“Special Announcement … please stay tuned to a special announcement.” Then after an emergency signal came on a couple of times the following was read off by a ditzy sounding woman. “It has come to the attention of the Mayor’s Office that there may be a way to commute the sentence of at least some of the convicted. There is one way and one way only to accomplish this. The convicts were accused of kidnapping and murdering one Lydia Remington. If verifiable evidence can be provided as to the health and well-being of this woman – preferably she must present herself to this office – then the Mayor himself is willing to intervene and secure a lessor sentence. However, time is of the essence and …”
All eyes were on me. The radiofax started making noise. I couldn’t say anything. I was too busy thinking.
I turned and went downstairs leaving them all jabbering once again. When some of them tried to follow me I shut my bedroom door in their faces and walked over to Kelly’s crib and looked down. Jax and I had been discussing the fact that she needed a big girl bed. We’d been putting if off thinking that it could wait until things were more settled but we had both begun to wonder if we didn’t need to go ahead and bite the bullet … make the closet a little bedroom for her and give her a real bed. We’d even started to make a list of supplies we would need to do it.
The door opened slowly and Ashley came into the room. Since there was dead silence on the other side I figured she was the one that had been elected or elected herself. I wasn’t surprised. There was Aston after all.
“You’re going aren’t you?” she asked quietly.
Instead of answering her I said, “Ash I need a promise from you. I need you to promise that you’ll look after Kelly. Jax is going to be upset but this is the only way and I’m the only one.”
“Don’t. I don’t have a lot of time left. I need you to promise and then I need to talk to Johnson.”
“I … I …”
“Ash I need the promise.”
“Okay. Okay already. I promise. But … but we’ll figure this out. Don’t make it sound like …”
“I don’t have time for this part Ash. The emotions. I can’t afford it. Just promise me one way or the other you’ll make sure that Kelly is taken care of and that this will always be her home so long as she wants it to be.”
‘God Lydie, don’t sound …”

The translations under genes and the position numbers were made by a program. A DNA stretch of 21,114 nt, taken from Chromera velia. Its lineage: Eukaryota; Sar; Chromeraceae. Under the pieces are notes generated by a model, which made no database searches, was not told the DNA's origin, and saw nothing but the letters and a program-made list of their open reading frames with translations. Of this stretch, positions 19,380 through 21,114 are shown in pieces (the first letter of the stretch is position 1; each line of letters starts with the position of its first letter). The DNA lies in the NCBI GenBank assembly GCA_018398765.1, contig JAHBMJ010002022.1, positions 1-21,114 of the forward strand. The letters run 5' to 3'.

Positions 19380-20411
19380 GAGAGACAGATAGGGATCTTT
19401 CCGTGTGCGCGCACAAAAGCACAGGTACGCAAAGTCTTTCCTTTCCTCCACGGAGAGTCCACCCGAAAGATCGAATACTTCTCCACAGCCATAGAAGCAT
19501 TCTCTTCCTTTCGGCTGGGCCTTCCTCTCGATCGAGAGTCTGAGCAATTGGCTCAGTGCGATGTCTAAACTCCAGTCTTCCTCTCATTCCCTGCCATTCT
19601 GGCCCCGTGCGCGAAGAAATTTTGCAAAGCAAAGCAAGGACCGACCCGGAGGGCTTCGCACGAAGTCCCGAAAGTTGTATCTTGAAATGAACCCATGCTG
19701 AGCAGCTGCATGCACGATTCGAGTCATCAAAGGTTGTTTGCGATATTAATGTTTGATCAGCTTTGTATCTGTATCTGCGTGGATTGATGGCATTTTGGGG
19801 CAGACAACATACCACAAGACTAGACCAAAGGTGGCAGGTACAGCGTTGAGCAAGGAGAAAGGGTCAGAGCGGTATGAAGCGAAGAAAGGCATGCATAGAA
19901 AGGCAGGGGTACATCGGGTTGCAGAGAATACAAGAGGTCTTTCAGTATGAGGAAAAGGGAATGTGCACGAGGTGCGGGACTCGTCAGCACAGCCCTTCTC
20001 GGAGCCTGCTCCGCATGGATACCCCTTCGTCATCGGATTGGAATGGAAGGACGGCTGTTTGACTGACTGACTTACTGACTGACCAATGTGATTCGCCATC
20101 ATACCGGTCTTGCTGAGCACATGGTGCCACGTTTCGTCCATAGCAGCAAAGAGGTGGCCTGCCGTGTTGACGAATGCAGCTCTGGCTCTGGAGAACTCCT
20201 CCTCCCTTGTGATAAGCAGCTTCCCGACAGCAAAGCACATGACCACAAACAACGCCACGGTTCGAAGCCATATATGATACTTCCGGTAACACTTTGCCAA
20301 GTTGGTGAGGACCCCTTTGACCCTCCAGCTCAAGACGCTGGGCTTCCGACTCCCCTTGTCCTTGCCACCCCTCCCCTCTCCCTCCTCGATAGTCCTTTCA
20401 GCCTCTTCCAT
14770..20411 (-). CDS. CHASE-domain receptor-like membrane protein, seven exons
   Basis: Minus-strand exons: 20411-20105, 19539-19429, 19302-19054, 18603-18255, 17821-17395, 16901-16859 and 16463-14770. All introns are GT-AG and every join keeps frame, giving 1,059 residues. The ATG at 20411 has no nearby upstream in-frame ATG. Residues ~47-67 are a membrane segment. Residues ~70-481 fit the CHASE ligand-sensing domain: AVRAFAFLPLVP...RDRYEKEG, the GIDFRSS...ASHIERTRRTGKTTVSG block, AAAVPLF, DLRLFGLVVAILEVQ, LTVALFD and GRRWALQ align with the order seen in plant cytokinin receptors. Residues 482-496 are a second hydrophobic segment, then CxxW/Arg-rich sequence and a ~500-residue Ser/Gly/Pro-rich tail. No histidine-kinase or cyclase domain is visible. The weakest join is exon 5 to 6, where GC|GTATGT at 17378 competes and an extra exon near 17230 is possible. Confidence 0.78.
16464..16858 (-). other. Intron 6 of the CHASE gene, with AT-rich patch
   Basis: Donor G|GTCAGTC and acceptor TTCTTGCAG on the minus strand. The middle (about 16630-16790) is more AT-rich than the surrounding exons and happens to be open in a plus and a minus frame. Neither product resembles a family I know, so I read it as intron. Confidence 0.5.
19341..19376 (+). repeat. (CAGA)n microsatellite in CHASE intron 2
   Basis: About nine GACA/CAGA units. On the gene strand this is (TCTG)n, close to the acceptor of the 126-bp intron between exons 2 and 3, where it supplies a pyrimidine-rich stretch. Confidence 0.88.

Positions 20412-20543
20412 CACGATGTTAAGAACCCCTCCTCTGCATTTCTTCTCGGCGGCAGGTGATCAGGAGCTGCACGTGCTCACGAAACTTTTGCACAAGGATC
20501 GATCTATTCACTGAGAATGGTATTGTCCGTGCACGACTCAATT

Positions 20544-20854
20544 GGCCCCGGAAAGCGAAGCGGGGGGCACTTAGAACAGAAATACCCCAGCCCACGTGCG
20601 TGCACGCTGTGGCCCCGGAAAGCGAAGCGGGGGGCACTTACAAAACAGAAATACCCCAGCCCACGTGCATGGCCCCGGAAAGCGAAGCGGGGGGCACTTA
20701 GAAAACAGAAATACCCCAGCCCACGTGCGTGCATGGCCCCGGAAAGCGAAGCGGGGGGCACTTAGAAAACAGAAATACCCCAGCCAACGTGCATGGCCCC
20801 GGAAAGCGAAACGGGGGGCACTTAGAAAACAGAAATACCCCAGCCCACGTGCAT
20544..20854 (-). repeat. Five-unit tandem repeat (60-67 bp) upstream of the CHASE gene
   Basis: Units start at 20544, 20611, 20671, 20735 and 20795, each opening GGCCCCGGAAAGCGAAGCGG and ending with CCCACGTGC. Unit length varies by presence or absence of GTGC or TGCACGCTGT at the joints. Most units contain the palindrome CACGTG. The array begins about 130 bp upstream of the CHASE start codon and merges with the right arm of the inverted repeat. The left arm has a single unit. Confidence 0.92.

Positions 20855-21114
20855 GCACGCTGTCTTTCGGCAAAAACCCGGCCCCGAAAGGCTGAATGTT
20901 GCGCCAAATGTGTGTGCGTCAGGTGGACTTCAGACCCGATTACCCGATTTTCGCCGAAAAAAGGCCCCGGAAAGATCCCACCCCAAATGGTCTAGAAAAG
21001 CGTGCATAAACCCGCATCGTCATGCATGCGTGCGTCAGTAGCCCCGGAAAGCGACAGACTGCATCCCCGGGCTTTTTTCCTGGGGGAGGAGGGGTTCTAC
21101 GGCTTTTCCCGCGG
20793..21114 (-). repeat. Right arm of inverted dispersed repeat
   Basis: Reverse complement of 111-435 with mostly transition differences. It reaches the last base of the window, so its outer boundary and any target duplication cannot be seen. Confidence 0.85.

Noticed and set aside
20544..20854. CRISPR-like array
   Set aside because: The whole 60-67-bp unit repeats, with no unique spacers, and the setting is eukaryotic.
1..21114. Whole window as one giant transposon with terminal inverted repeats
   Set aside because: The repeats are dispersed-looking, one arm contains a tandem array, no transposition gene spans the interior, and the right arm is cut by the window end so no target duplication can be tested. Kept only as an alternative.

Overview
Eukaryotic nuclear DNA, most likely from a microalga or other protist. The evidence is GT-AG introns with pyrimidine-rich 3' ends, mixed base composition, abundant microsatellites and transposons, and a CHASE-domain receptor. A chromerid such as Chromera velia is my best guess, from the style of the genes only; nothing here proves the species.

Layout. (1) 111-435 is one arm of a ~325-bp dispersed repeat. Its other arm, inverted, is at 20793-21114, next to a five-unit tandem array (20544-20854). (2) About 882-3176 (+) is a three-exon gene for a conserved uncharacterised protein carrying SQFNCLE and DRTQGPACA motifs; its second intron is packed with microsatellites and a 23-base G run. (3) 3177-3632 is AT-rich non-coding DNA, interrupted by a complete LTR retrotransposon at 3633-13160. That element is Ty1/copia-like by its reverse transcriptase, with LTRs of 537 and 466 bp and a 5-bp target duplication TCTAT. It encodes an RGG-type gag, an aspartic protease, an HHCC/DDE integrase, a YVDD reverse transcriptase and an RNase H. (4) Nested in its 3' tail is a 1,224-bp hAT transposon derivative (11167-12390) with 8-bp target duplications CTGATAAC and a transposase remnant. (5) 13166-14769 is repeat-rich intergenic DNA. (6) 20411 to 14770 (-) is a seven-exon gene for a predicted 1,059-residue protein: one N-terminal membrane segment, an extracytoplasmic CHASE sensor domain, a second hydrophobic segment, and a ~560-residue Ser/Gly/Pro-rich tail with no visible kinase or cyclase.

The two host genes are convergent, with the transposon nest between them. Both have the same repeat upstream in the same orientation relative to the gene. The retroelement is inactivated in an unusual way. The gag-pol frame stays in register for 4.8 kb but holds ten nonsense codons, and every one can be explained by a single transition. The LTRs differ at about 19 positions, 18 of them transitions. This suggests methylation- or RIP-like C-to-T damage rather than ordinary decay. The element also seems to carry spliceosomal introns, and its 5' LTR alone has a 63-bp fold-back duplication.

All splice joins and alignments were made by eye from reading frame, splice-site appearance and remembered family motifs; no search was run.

I walked passed her and into Johnson who had been standing right outside. “You know what I need from you,” I told him.
“This is insane. We …”
“Not we … me. Look after everyone. If the guys come back then you can turn the responsibility back over to Jax … or Aston if … Just do this for me until then. Okay?”
Johnson swallowed. “Just until Jax gets back. And you. Like when we trade off when he’s out in the field.”
“Fine. Look at it however you have to just do it. I’m going to write a couple of letters. I’m going to leave them on my bed. Make sure no one reads them until … until it is obvious when they need to be read. I need to be left alone. People need to stay out of my way. I’ve got something to take care of.”
That’s when Gennie laughed. She laughed. I can still hear the sound. “See?! If you’d taken care of things ...” She never got a chance to finish. I backhanded her in the mouth hard enough she bounced off the wall.
Alexis stepped between me and Gennie and I started to see red. One of the last things I concretely remember her telling me in a calm voice was, “You do what you have to. We’ll hold the fort. Janice and I will deal with Gennie.” Then she looked me straight in the eye and said, “I promise on my mother’s memory.”
And I believed her. Just like that. And just like that I turned and went down the stairs and out to the barn and no one followed me.
My next clear memory was placing the letters that I had written on the bed and turning to find Ginger carrying Kelly who had woken from her nap.
Ginger told me quietly, “I’ll help Ashley. But you better plan on coming back. Don’t get stupid or anything like that.”
All I could do was hug her, kiss Kelly, and back away. Down the stairs. Onto the porch where I put on my vest – feeling the things I had packed in the many pockets – and grabbed the heavy pack. I don’t know how I did it but I blinked and was handing a letter to the guard at the Houchins farm.
“Give this to your grandfather.”
“Wait! He’ll want to …”